Chronic pain, numbness, weakness, tingling in the extremities, and restricted forward gaze are characteristic symptoms of mild to moderate cervical kyphotic deformity. In advanced cases, pain becomes debilitating and myelopathy from compression or stretching of the spinal cord can induce bowel and bladder dysfunction, gait instability, and weakness in the upper or lower extremities, or both. Swallowing and breathing difficulties can result from compression of the esophagus and trachea due to the deformity itself.
The two most common causes of kyphotic sagittal deformity are degenerative conditions, such as arthritis, and iatrogenic processes. For example, kyphosis can occur after initially successful fusion surgery because of stress above or below the fused area. Other causes include trauma, malignancy, infection, inflammatory diseases, and neuromuscular diseases and conditions.
The kyphosis resulting from some conditions is not as amenable to surgical correction as it is in others. Stephen Pirris, M.D., a neurosurgeon at Mayo Clinic in Florida, notes that, for example, patients with severely compromised bone strength due to osteoporosis or from immune-modulating drug therapy may not be good surgical candidates.
William E. Krauss, M.D., a neurosurgeon at Mayo Clinic in Minnesota, points out that surgical correction in appropriate candidates is more feasible now than it was 10 years ago because of improved instrumentation. Successful surgical correction depends on many factors, including:
The surgical approach taken for correction of kyphotic cervical deformity can be unilateral (anterior or posterior) or circumferential (also known as a 360° approach).
As Naresh P. Patel, M.D., a neurosurgeon at Mayo Clinic in Arizona, explains, a circumferential approach allows surgeons to correct the deformity by decompressing and freeing the spinal cord and nerve roots and removing discs and bone from the front, replacing them with a bone graft. Then, from the back, the graft and other aspects of the correction are locked into place with rods and screws. Dr. Patel notes that reconstruction is more efficient from the front but that securing instrumentation from the back is optimal for maintaining certain types of correction.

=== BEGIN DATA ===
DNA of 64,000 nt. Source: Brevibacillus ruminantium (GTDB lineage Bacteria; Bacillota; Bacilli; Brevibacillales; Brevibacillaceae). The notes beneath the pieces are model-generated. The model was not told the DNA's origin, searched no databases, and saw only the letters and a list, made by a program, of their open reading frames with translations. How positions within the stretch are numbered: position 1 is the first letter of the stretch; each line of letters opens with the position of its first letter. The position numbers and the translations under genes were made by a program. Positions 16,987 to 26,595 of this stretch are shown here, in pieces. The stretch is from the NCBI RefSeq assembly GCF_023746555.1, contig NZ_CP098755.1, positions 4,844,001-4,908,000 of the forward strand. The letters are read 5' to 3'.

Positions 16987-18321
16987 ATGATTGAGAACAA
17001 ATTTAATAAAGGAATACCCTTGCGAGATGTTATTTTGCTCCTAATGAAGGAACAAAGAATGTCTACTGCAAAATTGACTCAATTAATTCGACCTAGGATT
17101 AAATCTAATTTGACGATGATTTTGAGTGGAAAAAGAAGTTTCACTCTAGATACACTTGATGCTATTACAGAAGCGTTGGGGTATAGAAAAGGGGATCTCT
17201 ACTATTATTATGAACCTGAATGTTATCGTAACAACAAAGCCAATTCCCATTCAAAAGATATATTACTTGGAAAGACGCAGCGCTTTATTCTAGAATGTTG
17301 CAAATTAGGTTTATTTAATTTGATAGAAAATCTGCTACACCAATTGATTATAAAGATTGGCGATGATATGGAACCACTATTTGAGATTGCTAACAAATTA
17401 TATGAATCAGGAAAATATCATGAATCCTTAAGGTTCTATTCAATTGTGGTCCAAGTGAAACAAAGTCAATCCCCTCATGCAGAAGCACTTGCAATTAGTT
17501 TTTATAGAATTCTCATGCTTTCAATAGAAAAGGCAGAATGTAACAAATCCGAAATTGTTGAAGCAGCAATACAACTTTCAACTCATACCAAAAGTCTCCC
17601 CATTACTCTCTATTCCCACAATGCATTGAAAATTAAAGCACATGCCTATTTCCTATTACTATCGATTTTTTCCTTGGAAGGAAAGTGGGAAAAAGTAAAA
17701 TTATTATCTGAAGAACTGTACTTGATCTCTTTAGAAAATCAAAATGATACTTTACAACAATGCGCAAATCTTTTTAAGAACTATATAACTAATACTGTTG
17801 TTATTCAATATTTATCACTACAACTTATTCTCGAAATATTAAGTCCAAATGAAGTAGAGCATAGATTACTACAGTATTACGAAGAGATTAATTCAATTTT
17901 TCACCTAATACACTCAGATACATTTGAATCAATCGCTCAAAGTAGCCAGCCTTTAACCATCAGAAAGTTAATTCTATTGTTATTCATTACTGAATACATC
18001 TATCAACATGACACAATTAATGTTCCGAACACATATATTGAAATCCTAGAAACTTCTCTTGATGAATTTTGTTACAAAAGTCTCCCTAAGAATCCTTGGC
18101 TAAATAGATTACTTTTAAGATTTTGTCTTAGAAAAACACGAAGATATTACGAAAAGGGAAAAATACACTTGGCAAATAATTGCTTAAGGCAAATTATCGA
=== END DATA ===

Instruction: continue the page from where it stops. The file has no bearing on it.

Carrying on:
Although a unilateral approach is a less extensive surgery and thus might have less perioperative risk, the 360° approach was found to be both safe and effective in a recent retrospective study led by Eric W. Nottmeier, M.D., a neurosurgeon at Mayo Clinic in Florida (Journal of Spinal Disorders & Techniques, 2009;22). In their review of outcomes for 41 patients with a minimum follow-up period of 1 year, Dr. Nottmeier and his Mayo Clinic colleagues found that not only was there no loss of correction on follow-up, but also the fusion rate was 97.5%.
Not every kyphotic correction requires the 360° approach. In the Mayo practice, common indications for this approach include:
Another, less frequent indication is severe antecollis caused by dystonia. Mark A. Pichelmann, M.D., a neurosurgeon at Mayo Clinic in Minnesota, states that by using the circumferential approach, the surgeon can section dystonic muscles, as well as correct the deformity, from the front and that the optimal way to secure the instrumentation and bone graft in such severe cases is from the back.
Cervical kyphotic deformity correction may involve the upper thoracic spine, which is known to be a challenging area for screw placement. Visualizing the area with lateral fluoroscopy is difficult, and the pedicles in that region are small. The reported frequency of misplaced screws can be as high as 41%.
A 2009 Mayo Clinic study that used independent CT scan review of 34 patients who underwent cervicothoracic fusion found that with use of 3-D image guidance, 93% of the screws in the first three thoracic vertebrae were perfectly placed and that there was only a minimal breach of the bony pedicle in the remaining 7% (Bledsoe, et al., The Spine Journal, 2009;9).
In image guidance, the surgeon's instruments are equipped with light-emitting diodes that send signals to a camera connected to a computer. The computer then triangulates the location of the instrument on the patient's anatomy and integrates it into the MRI image on a screen in the operating room. The integrated image may be 2-D or 3-D, depending on the type of image-guidance system used.
It can be challenging to use 3-D image guidance in the upper cervical spine at the C1 and C2 levels because of the physical difficulty of fixing the image-guided reference arc in a way that does not impede screw placement. To overcome this problem, Dr. Nottmeier and colleagues modified the technique by attaching the reference arc to the headholder.
A study of 18 patients who had screws placed with 3-D image-guidance modification at the occipital, C1, or C2 levels found that 81 of 82 screws were placed accurately (Operative Neurosurgery, 2010;66). Dr. Pirris notes that image guidance not only facilitates accurate screw placement but also is helpful in detecting pathologic factors that may have gone unnoticed with standard imaging techniques.
Using 3-D image guidance modified when necessary and a 360° approach when indicated, Mayo Clinic surgeons are improving outcomes for the correction and maintenance of cervical kyphotic deformity reconstruction.